Saturday, 29 October 2016

7th Asian Seniors Championships 2016 - Hazel Hotel, Mandalay - Round 4 Pairings

After Nine Rounds at World Cadets...

Mandalay FIDE Arbiter's Seminar Begins...

Opening remarks by Bharat Singh, Deputy President, Asia Chess Federation and Chairman, FIDE Technical Commission

The seminar participants

FIDE Lecturer Bob Gibbons from New Zealand on Anti-Cheating Measures. He is also the top seed in the 7th Asian Seniors 65 Championships 2016 held concurrently.

Friday, 21 October 2016

Four Malaysians will play at the Asian Seniors Championships

The 7th Asian Seniors Championships will take place in Mandalay, Myanmar from 26 October to 5 November 2016,

Participants will stay at Hotel Hazel ( and play, respectively in the 50 and above and the 65 and above categories, both men (open) and women... for direct International Master titles and Grandmaster norms,

Malaysia has the usual suspects and a new face in Ismail Ahmad, Lim Kian Hwa and Anthony Tan in 50 and above and Abang Draup Zamahari in 65 and above.

A FIDE Arbiter's Seminar will be held concurrently and many participants are also expected to take part given the 7th Asian Seniors Championships is being played with just one round a day... both lecturers are involved, one is the top seed in 65 and above and the other, the Chief Arbiter! 

Thursday, 6 October 2016

Malay Mail Online: Respecting Women's Rights At The World Chess Championship

A Malaysian Success Story: From 1800 to 2400...

It was a disaster for the 2397 rated Dilwen Ding in the World Youth Championships, where, seeded 16th, he finished a shocking 58th amongst 64 players with a very poor 4/11 score, a 1839 performance and a rating loss of 55.1 points. (

This was a drop from losing just 36.5 rating points when he played the IGB Malaysian Open before going to Khanty-Mansyisk.

In June he took part in the ASEAN Age-group Chess Championships where he was the second seed but with 4.5/9 including a bye, finished 10th amongst 13 players and had a 1704 performance but not losing any rating points as the event was unrated. (

Earlier, Dilwen, then rated 2429, had emerged to play his first local major event for quite some time, at the Selangor Open where he lost 32.5 rating points.

This was surprising as he had, in the previous month, warmed up in Serbia and gained 9.3 rating points.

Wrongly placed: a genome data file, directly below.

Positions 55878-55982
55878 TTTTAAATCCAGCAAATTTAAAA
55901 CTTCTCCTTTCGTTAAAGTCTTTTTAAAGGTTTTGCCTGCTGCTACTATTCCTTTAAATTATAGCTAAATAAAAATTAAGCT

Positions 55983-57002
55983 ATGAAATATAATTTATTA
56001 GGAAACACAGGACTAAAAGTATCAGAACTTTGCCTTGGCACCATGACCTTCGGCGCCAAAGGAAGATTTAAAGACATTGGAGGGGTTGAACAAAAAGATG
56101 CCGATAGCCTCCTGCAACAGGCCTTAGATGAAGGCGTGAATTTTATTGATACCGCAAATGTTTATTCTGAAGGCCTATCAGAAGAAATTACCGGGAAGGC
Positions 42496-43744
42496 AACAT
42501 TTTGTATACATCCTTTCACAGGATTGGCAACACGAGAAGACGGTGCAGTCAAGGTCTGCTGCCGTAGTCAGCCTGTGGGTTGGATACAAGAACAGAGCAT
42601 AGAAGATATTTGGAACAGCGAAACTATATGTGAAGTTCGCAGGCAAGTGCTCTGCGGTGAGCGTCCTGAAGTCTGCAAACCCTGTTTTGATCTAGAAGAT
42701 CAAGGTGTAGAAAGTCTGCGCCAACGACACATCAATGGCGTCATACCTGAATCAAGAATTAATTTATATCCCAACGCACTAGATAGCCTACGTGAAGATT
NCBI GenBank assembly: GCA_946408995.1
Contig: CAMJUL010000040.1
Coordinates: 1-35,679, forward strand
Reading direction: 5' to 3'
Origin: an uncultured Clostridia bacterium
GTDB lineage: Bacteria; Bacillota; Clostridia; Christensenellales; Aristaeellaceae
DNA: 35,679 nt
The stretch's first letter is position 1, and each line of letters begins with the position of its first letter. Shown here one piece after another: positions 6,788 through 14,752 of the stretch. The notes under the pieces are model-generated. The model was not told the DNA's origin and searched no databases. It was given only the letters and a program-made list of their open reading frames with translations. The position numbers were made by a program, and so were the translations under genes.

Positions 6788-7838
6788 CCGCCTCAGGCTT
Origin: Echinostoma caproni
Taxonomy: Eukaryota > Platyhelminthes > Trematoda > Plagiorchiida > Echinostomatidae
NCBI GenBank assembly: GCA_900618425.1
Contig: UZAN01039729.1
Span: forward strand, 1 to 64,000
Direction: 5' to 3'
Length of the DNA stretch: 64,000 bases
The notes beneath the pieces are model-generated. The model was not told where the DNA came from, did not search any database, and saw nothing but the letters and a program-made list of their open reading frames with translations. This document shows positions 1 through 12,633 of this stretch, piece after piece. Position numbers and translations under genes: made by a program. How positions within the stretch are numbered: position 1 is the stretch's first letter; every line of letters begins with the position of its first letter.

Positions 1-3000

It was just three months earlier that Dilwen had leapt from having a 2274 rating to 2420 at back to back Kecskemet tournaments in Hungary where he gained 98.4 and 47.2 rating points respectively.

A year earlier, Dilwen who was rated 1814, had also played in Kecskemet where he had in three tournaments, first lost 10.4, and then gained 138.4 and 168.8 rating points respectively!

And before he discovered Kecskemet on his Hungarian tour, Dilwen played in First Saturday where he gained 170 rating points!

The 1814 rated Dilwen Ding actually started his adventure when flying to Hungary after the Myanmar Open where he lost 6.4 rating points.

It has been a remarkable story for a 1800 rated player who had until then even struggled to get into the KL Schools team yearly, because once out of Asia (after a normal result in Myanmar), he got enough rating points in Hungary - almost 500 - to jump to 2274 and a top ten position on the Malaysian FIDE rating list.

Despite a whole year - most of 2015 - being inactive, a revisit to Hungary brought his rating up to 2427 and good enough for the No. 1 position on the Malaysian FIDE rating list! 

He has become very active in 2016 beyond Hungary, playing both the Selangor Open and the IGB Malaysian Open as well as in the ASEAN Age-Group Championships and the World Youth Championships, but his results are not that of a 2400 player but more that of the 1800 player he used to be rated at.

But no doubt he will be back in Hungary at the end of the year and once again we will be treated to phenomenal performances and huge rating point gains.